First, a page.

Second stimulus check: Updates on negotiations in Congress today and Trump’s status

Wednesday, 07 Oct, 2020

Democrats' HEROES Act 2.0 is a slimmed-down version of the House's $3.6 trillion HEROES Act the House passed back in May.

COVID-19 bill advanced in the chamber on October 1, despite opposition from 18 Democratic members of the House.

Pelosi in a letter Friday to House Democrat said there remain five areas of "significant disagreement" with the White House that were topics in her call with Mnuchin.

In one sign of the how the economic pressure may be affecting the negotiations, Pelosi said Friday that she would support an extension of aid for airlines either as part of a broader package or as a standalone bill. With no national response plan, the vacuum has left it to the Democrats in the House to attempt to move the nation forward.

The new bill, which is unlikely to pass the Republican-controlled SENATE as is, allows local media clusters to be treated as individual smaller businesses rather than as a part of a larger corporate entity. Republican senators have balked at a higher price tag for more relief.

MSNBC anchor Stephanie Ruhle asked Pelosi, who is second in line to succeed the president, about her reaction to the news that both Trump and the first lady have tested positive for the coronavirus. Ms. McEnany touted that they included $250 billion for state and local governments and $150 billion for schools in that proposal.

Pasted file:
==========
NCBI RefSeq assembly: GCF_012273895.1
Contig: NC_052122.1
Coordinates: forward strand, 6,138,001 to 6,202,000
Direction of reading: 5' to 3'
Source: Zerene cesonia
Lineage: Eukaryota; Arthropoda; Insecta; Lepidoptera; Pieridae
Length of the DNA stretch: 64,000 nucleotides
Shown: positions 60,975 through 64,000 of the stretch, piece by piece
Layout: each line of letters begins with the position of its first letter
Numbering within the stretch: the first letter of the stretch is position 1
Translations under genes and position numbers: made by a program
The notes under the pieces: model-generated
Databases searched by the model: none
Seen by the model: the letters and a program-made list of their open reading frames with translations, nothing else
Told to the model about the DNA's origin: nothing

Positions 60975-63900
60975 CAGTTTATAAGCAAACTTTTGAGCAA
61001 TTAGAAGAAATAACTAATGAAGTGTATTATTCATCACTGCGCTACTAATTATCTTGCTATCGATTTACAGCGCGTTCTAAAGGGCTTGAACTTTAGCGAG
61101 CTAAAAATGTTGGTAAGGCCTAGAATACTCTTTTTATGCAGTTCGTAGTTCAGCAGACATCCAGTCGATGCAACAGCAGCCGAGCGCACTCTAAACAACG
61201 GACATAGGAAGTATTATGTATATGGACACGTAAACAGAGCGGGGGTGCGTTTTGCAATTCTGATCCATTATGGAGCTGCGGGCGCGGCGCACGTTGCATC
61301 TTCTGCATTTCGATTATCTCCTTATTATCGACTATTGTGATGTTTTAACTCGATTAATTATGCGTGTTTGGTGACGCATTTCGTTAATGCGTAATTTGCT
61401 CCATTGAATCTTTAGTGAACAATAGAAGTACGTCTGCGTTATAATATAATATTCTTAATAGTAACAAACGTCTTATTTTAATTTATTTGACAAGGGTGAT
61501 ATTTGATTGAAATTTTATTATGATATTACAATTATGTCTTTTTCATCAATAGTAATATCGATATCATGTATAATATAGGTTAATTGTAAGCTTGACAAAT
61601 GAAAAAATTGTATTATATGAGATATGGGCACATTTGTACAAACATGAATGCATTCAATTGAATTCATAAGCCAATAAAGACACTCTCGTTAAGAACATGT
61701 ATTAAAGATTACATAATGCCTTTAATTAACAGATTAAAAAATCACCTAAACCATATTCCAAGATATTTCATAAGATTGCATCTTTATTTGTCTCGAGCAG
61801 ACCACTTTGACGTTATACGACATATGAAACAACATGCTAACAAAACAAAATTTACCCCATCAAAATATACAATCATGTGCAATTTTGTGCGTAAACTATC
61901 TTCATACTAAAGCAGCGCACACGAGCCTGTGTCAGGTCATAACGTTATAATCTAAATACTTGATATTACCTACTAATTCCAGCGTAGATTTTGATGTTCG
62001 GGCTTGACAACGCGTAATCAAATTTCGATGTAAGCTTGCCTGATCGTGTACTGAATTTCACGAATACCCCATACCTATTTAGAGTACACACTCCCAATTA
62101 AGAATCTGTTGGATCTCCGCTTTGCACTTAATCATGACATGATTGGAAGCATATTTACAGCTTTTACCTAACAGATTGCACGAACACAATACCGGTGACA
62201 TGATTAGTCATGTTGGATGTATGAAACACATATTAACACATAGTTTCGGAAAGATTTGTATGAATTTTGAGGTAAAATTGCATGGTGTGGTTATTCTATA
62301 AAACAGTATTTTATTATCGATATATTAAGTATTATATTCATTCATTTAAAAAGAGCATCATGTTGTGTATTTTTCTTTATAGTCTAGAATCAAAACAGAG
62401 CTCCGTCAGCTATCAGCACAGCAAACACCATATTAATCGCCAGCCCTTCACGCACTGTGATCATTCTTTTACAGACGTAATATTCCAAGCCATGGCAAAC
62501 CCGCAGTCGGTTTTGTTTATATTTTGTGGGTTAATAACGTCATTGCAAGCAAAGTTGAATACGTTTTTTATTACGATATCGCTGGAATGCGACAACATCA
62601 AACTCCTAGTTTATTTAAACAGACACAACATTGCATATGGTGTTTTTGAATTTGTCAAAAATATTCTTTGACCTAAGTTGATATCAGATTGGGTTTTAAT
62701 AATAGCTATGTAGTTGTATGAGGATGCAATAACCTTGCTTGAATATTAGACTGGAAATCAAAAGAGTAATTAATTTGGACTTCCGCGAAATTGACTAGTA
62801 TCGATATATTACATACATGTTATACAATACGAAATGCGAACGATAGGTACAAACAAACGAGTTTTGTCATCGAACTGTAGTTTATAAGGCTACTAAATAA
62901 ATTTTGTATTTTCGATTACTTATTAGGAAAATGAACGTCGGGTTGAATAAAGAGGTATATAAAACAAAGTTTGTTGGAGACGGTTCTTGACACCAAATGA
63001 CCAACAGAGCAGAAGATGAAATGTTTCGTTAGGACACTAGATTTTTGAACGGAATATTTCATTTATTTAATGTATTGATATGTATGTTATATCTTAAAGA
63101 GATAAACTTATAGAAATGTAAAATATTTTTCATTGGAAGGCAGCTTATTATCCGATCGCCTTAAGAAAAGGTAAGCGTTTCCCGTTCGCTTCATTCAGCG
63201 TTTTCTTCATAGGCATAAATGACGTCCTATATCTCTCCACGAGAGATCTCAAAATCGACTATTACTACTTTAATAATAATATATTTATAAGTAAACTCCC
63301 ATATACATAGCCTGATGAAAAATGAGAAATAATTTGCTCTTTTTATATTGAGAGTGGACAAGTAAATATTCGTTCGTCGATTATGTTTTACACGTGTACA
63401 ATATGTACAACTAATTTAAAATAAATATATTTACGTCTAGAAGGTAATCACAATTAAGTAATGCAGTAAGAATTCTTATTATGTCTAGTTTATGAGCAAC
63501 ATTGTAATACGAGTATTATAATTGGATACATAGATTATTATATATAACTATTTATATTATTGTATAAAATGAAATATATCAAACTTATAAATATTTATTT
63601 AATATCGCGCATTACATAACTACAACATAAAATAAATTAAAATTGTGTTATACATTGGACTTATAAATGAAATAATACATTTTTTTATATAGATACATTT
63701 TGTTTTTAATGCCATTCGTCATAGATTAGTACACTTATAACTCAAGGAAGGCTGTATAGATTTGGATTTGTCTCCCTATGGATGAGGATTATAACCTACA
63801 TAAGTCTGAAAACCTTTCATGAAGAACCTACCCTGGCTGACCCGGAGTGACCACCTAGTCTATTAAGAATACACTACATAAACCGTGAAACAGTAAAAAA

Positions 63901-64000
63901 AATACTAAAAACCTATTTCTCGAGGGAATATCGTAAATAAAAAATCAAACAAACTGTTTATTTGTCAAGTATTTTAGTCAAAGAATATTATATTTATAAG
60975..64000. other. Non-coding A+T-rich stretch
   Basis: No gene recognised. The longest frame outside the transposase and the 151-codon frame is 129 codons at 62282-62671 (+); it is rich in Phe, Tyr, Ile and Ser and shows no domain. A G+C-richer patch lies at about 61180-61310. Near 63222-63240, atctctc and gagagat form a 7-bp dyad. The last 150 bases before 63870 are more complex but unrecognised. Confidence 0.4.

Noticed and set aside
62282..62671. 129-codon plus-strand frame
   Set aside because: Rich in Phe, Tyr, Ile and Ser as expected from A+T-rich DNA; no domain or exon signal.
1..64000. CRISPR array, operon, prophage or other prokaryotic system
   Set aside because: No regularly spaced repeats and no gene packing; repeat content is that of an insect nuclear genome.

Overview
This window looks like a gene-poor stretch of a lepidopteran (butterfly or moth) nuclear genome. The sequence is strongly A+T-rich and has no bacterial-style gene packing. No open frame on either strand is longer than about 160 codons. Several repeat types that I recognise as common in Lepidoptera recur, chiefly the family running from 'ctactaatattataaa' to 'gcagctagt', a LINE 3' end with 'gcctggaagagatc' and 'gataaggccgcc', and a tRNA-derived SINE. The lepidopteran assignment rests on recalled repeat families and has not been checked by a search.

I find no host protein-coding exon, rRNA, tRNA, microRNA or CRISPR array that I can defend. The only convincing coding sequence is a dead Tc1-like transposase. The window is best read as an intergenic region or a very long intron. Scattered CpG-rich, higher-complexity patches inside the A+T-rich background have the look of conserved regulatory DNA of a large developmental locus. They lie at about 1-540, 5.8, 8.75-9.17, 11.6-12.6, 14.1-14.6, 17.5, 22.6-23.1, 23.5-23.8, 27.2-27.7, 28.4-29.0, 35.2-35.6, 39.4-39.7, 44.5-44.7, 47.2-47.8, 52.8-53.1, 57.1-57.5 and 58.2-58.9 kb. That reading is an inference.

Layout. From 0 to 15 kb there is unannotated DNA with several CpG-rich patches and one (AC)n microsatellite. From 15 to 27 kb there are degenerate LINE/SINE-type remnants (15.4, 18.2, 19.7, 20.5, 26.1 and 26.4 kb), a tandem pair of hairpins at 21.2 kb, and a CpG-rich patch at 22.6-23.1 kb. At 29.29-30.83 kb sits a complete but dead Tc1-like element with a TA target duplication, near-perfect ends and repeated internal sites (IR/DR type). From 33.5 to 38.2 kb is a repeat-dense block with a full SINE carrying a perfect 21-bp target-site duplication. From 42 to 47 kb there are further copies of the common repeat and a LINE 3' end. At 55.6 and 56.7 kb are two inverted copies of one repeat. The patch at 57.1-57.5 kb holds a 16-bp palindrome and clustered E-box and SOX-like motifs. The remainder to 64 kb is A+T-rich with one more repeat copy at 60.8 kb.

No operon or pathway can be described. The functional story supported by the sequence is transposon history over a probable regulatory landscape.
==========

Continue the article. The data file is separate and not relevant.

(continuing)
The party recently proposed a roughly $500 billion stimulus package which Democrats described as "dead on arrival". McConnell said, "We're very, very far apart". That was below expectations and less than half of August's 1.5 million.

Pelosi has contended that she is unwilling to budge much more to appease Senate Republicans.

With Americans getting impatient, both parties are blaming the other for the failure of any bill passage. Republicans have openly opposed the COVID-19 relief bill as partisan, unrealistic, and too expensive. At the same time, Democrats criticized the GOP for allegedly declining to provide enough funds.

As of last week, House Speaker Nancy Pelosi and Treasury Secretary Steven Mnuchin, who is representing the White House, were still meeting to negotiate a separate coronavirus relief bill, according to media reports. The discussions took about 50 minutes, as per Pelosi's spokesperson Drew Hamill.

Mrs. Pelosi told reporters later that evening she didn't know when or if a deal could be reached, noting that it was not just dollar amounts but also legislative language that needed to be agreed to.

He noted that President Trump instructed Republicans to come up from their original negotiating point of $1 trillion - and Mnuchin suggested that the number being discussed was somewhere in the "neighborhood" of $1.5 trillion.

Mrs. Pelosi defended the Democrats' all-or-nothing approach to negotiations, arguing that caving just for bipartisan sake would hurt Americans more in the long run.